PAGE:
We have at least two goals when we punish: to prevent the commission of antisocial acts (by deterrence or incapacitation) and to express our anger at the breach of social norms. On what basis should we decide that the first type of goal takes priority over the second type, when the two conflict? You seem to assume that we are somehow mistaken when we punish more or less than deterrence requires; perhaps the better conclusion is that our desire to punish is more driven by retributive goals than it is by utilitarian ones, as Sunstein et al. suggest.

In other words, if two of our terminal values are conflicting, it is hard to see a principled basis for choosing which one to modify in order to reduce the conflict.

The Wrath of Kahneman

by steven0461 1 min read9th Mar 200920 comments


Cass Sunstein, David Schkade, and Daniel Kahneman, in a 1999 paper named Do People Want Optimal Deterrence, write:

Previous research suggests that people’s judgments about punitive damage awards are a reflection of outrage at the defendant’s actions rather than of deterrence. This is not to say that people do not care about deterrence; of course they do. Our hypothesis here is that they do not attempt to promote optimal deterrence; for this reason they do not make the kinds of distinctions that are obvious, even secondnature, for those who study deterrence questions. Above all, they may not believe that in order to ensure optimal deterrence, the amount that a given defendant is required to pay should be increased or decreased depending on the probability of detection, a central claim in the economic analysis of law.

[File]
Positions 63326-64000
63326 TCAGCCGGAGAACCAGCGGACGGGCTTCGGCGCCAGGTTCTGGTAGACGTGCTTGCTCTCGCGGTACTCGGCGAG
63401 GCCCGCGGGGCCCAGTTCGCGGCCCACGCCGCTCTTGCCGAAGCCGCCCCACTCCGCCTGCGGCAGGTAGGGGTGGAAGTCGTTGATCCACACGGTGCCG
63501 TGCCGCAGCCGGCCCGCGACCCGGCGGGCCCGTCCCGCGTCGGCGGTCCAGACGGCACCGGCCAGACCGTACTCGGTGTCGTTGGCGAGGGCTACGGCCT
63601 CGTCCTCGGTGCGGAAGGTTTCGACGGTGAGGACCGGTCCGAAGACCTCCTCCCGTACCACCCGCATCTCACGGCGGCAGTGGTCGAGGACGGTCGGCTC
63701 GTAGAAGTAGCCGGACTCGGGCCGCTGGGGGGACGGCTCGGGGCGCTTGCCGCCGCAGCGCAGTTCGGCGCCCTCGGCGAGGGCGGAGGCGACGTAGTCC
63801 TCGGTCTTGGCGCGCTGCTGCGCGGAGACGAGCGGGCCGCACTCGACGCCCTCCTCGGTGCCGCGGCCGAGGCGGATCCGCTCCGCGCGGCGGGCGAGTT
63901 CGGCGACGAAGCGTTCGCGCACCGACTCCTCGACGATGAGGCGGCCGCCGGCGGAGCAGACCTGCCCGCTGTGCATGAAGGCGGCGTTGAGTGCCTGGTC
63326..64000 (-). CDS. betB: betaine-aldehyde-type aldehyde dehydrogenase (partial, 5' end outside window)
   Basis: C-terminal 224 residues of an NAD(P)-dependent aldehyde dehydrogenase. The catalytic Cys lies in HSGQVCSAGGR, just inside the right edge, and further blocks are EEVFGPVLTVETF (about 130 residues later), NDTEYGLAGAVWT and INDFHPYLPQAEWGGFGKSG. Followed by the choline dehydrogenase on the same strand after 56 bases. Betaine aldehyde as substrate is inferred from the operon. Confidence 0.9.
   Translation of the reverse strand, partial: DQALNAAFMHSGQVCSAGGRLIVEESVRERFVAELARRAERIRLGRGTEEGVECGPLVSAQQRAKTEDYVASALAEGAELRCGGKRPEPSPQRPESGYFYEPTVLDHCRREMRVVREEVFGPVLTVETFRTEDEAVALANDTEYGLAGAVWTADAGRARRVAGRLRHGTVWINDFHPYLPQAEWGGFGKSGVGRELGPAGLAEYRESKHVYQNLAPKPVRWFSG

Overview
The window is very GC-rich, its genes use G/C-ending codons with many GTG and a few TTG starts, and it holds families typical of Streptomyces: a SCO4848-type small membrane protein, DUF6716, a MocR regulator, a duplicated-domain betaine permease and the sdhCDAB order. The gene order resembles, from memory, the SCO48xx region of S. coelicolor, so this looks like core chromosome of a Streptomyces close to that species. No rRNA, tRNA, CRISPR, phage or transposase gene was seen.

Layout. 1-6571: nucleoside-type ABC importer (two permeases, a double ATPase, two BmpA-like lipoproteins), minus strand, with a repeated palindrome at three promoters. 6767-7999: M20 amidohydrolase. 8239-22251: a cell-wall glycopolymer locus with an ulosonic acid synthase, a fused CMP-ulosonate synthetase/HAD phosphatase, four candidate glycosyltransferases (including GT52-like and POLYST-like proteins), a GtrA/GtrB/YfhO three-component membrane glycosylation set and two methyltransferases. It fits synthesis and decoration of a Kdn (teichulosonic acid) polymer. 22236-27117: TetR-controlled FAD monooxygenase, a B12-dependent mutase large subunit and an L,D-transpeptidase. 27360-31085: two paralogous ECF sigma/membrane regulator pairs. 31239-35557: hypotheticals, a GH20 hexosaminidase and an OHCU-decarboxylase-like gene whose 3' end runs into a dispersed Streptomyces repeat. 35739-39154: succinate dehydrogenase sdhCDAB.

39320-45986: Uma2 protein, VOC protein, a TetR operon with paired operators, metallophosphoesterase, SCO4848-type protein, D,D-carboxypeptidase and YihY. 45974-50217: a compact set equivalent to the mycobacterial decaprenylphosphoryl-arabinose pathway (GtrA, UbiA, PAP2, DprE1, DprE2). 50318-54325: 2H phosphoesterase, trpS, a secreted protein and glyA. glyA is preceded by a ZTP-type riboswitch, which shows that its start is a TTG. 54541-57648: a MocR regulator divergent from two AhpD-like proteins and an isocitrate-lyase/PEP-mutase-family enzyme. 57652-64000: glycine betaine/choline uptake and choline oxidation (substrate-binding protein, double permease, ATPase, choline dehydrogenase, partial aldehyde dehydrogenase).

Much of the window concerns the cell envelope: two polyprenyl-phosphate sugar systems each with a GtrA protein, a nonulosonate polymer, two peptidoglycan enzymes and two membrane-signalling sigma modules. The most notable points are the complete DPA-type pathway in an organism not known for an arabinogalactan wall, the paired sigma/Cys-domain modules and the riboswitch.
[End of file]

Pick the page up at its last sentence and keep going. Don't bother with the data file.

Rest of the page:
If we're after optimal deterrence, we should punish potentially harmful actions more if they're hard to detect, or else the expected disutility of the punishment is too small. But apparently this does not accord with people's sense of justice.

Does this mean we should change our sense of justice? And should we apply optimal deterrence theory to informal social rewards and punishments, such as by getting angrier at antisocial behaviors that we learned of by (what the wrongdoer thought was) a freak coincidence?